There are different levels of sins, and thus there are different levels of bad karma. A sin that is committed intentionally or with pleasure has the worst karmic effect. In the reverse, a sin that is committed unintentionally has the least negative karmic effect. All these good and bad karmic effects are accumulated over life, and it is believed by “Buddhist philosophers, for the most part, that a person’s present circumstances in life are determined by one’s past actions, the fruits of which are inevitably experienced until that person “uses up” all of his acquired karman (karma) and the law of causation has run its course” (Encyclopedia of Religion 267).
It is believed that certain virtues can erase the bad karma that has built up. Some of these virtues are putting up prayer flags, reciting mantras, avoiding sinful actions, receiving blessings from a lama, counting beads, and being charitable towards those that are less fortunate. It is believed “in Tibet (that) the recitation of certain mantras could wipe out the karma of a hundred years” (Murray 45). Such a belief shows the strong belief in the importance of daily rituals performed by devout Tibetan Buddhists. This is similar to the Catholic belief that one can repent for sins through confessions, saying the rosary, and repetitive prayer.
In Buddhism, there are three ways to alleviate bad karma caused by any kind of sin. One way is to repent personally for past sins committed. The second way, in addition to a person’s own virtuous action, is to have a relative, monk or nun recite mantras or hold a religious ceremony for the sake of relieving that person’s bad karma. The third way is similar to the second, but is done post mortem, with the hope that it will lessen the bad karma brought into the next life.
Another major question about karma is how to explain why a person, who leads a good life, with minimal sin, can suddenly have his life take a turn for the worse? This is a result of what is known as rkyen, or cooperating causes (Keyes 238). Rkyen is an aspect of karma, but it is karma that is delayed. It is dependent upon a strong belief in reincarnation, which is hard to grasp. The idea is that when a sin is committed, the effects of that sin do not have to occur in the near future, or in a person’s lifetime, but could affect one of the person’s later reincarnations.
Karmic effects can be delayed by rlung-rta, which “is the state of a person’s worldly luck” (Keyes 240). Rlung-rta is a measure of a persons short term good deeds, while karma is a measure of good deeds over eternity. If, in a short period of time, a person does many good acts, they will have high rlung-rta, which can delay the bad effects of bad actions. Rlung-rta can vary from year to year, where one year it could be high and the next drop down. By having constantly high rlung-rta, a person can delay the bad effects of karma for an entire lifetime, leaving it to take effect on one of their later lives, when rlung-rta is low and cannot delay bad karma anymore. In this way, it can be understood how rkyen works. The bad events on rkyen are the results of actions committed long ago, whether in this life or even a past life. While these aspects of karma have specific names that differentiate them, they are all still all ruled by the law of cause and effect.
Rkyen cannot be fully comprehended without a belief in reincarnation. If a person does not believe in reincarnation, then it is not comprehendible that the strong “bad luck” associated with rkyen is caused by a bad action in a past life. At the same time, for a full comprehension of the Buddhist idea of reincarnation, one needs to understand how karma works. So the two ideas of karma and reincarnation are both dependant upon one another.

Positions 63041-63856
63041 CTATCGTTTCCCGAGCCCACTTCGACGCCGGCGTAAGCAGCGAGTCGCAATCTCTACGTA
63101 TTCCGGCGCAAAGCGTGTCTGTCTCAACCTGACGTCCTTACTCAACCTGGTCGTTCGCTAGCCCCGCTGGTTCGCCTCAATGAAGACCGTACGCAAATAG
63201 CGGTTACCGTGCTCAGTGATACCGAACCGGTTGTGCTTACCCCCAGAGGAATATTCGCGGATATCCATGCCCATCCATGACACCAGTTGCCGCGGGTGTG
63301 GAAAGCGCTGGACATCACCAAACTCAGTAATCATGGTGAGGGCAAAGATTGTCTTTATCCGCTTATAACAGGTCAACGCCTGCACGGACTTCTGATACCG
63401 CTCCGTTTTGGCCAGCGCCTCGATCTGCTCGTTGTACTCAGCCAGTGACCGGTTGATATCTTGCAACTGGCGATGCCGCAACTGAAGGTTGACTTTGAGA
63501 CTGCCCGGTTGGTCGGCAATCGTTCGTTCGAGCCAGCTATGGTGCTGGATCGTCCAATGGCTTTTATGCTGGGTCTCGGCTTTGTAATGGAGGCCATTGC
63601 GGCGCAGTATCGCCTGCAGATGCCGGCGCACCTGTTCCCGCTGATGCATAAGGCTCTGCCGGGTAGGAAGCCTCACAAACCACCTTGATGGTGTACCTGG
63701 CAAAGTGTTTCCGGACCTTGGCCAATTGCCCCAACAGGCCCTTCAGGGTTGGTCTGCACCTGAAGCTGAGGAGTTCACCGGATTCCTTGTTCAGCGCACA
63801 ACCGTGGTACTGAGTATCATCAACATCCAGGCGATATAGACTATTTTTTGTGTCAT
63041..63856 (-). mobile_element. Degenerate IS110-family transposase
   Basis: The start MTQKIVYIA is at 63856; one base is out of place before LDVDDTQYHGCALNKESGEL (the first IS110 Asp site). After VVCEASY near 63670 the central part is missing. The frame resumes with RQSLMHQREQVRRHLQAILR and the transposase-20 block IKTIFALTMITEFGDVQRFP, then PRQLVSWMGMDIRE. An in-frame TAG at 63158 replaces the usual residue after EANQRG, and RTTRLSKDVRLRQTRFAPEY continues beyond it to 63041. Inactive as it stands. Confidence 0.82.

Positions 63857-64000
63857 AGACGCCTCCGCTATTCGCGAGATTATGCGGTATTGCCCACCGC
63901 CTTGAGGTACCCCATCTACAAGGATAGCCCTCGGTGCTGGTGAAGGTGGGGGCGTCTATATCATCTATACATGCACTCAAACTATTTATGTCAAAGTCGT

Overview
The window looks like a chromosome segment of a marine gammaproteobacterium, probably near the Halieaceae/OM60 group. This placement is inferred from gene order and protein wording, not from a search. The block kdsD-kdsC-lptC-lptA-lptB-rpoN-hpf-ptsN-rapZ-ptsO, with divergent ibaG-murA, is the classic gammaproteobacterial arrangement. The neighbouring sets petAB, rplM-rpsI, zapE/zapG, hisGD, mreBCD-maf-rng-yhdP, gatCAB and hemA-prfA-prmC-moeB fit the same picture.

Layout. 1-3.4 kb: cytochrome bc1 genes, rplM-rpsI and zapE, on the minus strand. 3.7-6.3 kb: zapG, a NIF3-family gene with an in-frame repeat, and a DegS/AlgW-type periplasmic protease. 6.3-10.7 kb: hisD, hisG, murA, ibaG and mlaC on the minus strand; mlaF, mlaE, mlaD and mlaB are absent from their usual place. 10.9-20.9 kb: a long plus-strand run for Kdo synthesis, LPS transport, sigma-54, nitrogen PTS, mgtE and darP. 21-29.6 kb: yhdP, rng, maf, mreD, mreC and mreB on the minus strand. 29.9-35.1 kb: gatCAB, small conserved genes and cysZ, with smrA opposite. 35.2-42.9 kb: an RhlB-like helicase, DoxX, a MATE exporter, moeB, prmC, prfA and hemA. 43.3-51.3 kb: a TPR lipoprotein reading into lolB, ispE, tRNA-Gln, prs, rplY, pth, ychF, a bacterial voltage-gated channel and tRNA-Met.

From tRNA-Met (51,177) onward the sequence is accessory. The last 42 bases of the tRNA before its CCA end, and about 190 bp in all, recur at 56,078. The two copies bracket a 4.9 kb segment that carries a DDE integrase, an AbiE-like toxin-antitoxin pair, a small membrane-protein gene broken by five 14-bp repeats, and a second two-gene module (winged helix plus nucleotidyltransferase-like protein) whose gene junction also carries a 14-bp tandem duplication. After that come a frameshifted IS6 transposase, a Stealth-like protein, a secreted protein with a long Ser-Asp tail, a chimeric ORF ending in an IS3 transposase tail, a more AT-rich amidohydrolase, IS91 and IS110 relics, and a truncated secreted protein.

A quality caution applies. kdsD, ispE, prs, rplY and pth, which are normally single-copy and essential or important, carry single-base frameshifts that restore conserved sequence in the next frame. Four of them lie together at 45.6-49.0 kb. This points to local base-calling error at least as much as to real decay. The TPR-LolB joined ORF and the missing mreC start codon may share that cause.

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In Tibetan Buddhism, reincarnation is understood as the endless cycle of continuous consciousness. The idea of consciousness is a difficult one to grasp, because there is no scientific explanation as to how it works. How the human body evolved, how living cells work, and how interactions between molecules work can all be explained, but not how it is that we are conscious and able to think. In some religions, such as Judaism and Christianity, this is all explained through the idea of a creator, a supreme being, who through his or her immense power created everything that we know to exist, the planet we live on, the sun which warms the earth, the stars, the lakes, rivers, valleys, mountains and plains, right down to every living creature. Judeo-Christian tradition assumes from such stories of creation, that consciousness is never questioned, it was just created. As time has passed and science has discovered how much of the earth and life evolved to what it is today, much of the creation myth has been explained and disproved. But even science and religion does not explain consciousness and how it starts. For Tibetan Buddhists, consciousness is continuous and is passed from one life to the next. As stated by the Dalai Lama, “any instance of consciousness requires a substantial cause in the form of another preceding moment of consciousness. Because of this, we maintain that consciousness is infinite and beginningless” (p. 49)
If consciousness were not continuous, then where does it come from? Each person is born has his or her own conscious mind. However, where the world’s population used to number in millions, there are now over four billion people on the earth. The explanation of how so many people can have their own conscious mind lies in the belief that reincarnation does not extend only to humans. It is believed that people can be reincarnated into animals, humans, and as an enlightened being in heaven. So, each new person that is born is not necessarily the reincarnation of another human, but could be an animal reincarnated as a human. Each insect is also a reincarnation, so a few billion humans in comparison with the number of living beings on the earth is a miniscule amount. To Tibetan Buddhists killing animals and insects is looked down upon because the animal could be a reincarnation of a past relative or friend.